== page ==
Varela said the police officers told them to get on the sidewalk. The four refused to move. The officers lifted them and put them on separate vans.
Luna, student body president at Portland Community College, Rock Creek, recalled her experiences in the criminal justice system.
The four were separated and put into vans that took them to Inverness Jail, Multnomah County‘s medium security facility in East Portland.
In making their preparations for internment, the four found two lawyers to represent them. Luna made a point of not carrying any identification papers.
She had a snack before leaving home. This commonplace act became an important detail later on.
Luna said the group felt well-prepared when they were arrested.
She was the first of the group to be interrogated. At this point she gave her name, but nothing more.
She felt that revealing any other information would put her at a disadvantage. Later, that seemed not to be so.
The four were photographed. Mug shots of Varela and Poot remained on the Multnomah County web site as of press time.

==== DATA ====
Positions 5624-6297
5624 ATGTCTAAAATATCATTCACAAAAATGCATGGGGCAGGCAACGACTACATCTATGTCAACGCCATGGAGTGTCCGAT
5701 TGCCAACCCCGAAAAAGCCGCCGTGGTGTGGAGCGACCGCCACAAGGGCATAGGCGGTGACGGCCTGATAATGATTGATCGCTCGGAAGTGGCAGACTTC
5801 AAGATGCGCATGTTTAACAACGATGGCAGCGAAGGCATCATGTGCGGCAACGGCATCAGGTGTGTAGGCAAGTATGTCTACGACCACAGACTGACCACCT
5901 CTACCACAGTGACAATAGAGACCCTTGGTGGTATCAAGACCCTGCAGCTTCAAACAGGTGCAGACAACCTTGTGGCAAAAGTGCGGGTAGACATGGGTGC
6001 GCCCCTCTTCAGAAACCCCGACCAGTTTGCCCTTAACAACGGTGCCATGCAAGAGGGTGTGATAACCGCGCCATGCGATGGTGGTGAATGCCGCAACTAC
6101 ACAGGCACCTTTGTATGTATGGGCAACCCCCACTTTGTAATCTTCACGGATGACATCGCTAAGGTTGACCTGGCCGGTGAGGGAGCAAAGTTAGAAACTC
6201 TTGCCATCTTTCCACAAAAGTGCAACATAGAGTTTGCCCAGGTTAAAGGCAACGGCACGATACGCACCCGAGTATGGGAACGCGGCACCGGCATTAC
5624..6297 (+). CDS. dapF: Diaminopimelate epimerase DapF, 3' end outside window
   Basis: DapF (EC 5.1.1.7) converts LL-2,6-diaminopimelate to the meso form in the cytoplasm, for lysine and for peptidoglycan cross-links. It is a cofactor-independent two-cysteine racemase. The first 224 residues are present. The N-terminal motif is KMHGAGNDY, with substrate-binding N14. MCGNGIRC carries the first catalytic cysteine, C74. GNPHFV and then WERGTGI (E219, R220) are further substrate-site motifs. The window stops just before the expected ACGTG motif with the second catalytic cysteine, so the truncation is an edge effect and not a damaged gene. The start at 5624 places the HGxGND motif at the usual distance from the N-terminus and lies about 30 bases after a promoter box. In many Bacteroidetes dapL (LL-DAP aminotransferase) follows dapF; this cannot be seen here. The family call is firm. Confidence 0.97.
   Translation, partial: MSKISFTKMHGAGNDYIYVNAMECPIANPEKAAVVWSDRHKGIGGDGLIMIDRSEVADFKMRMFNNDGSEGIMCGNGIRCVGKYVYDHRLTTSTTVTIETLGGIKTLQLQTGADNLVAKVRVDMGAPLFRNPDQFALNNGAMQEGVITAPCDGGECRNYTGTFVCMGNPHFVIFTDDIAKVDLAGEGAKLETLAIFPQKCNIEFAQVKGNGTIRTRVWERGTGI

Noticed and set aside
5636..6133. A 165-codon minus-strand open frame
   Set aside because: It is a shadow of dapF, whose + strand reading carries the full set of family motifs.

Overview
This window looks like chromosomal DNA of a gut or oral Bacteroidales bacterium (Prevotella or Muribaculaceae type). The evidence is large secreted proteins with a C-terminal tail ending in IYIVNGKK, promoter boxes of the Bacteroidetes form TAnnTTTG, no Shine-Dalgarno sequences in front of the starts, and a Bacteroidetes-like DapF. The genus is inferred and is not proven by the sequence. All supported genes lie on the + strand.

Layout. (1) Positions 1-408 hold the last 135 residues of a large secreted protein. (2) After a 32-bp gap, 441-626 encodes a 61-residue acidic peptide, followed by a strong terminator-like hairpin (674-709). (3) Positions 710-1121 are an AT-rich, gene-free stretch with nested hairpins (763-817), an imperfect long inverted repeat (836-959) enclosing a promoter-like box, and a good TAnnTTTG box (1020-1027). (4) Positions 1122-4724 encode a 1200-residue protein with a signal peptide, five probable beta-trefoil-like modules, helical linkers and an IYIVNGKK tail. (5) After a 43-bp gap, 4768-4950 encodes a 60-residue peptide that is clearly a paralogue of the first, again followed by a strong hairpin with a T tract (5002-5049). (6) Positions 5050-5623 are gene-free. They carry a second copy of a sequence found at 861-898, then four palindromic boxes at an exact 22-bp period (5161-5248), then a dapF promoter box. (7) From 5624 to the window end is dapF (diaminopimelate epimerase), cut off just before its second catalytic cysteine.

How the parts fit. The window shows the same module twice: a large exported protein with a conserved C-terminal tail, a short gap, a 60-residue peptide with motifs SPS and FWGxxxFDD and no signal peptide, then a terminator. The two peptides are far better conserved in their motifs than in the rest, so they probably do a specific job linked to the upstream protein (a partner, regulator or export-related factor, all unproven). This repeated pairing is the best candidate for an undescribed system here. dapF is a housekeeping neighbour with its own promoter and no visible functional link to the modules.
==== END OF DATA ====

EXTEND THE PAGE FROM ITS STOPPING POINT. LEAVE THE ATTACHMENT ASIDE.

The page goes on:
“Silvio had his I.D. on him,” Luna recalled, ”so they let him go.”
After about two hours at Inverness, Luna was transferred to Multnomah County’s maximum security jail downtown.
A TV crew was filming, Luna said. That, she said, encouraged the officers to look a little firmer than they had been.
Again, officers tried to extract more information from Luna. She said she kept telling them only one thing: “I won’t talk until I talk with my lawyer.”
At the maximum security jail she was issued a blue uniform.
Officers put her in a small one-person cell. The cell door had a small window. Not surprisingly, there wasn’t much to see. The cell had only a shelf and a basic mattress.
As night set in, Luna could not sleep. By then, hunger pangs kept her from fall asleep. By then it was about 12 hours since she had any food.
She was able to walk a little in a secure area.
About five o’clock in the morning, Luna was called again to answer questions. Still she refused to say anything without her lawyer being present.
After this session she threw up in a restroom.
Around 6 a.m. she was back in her chair waiting to be questioned.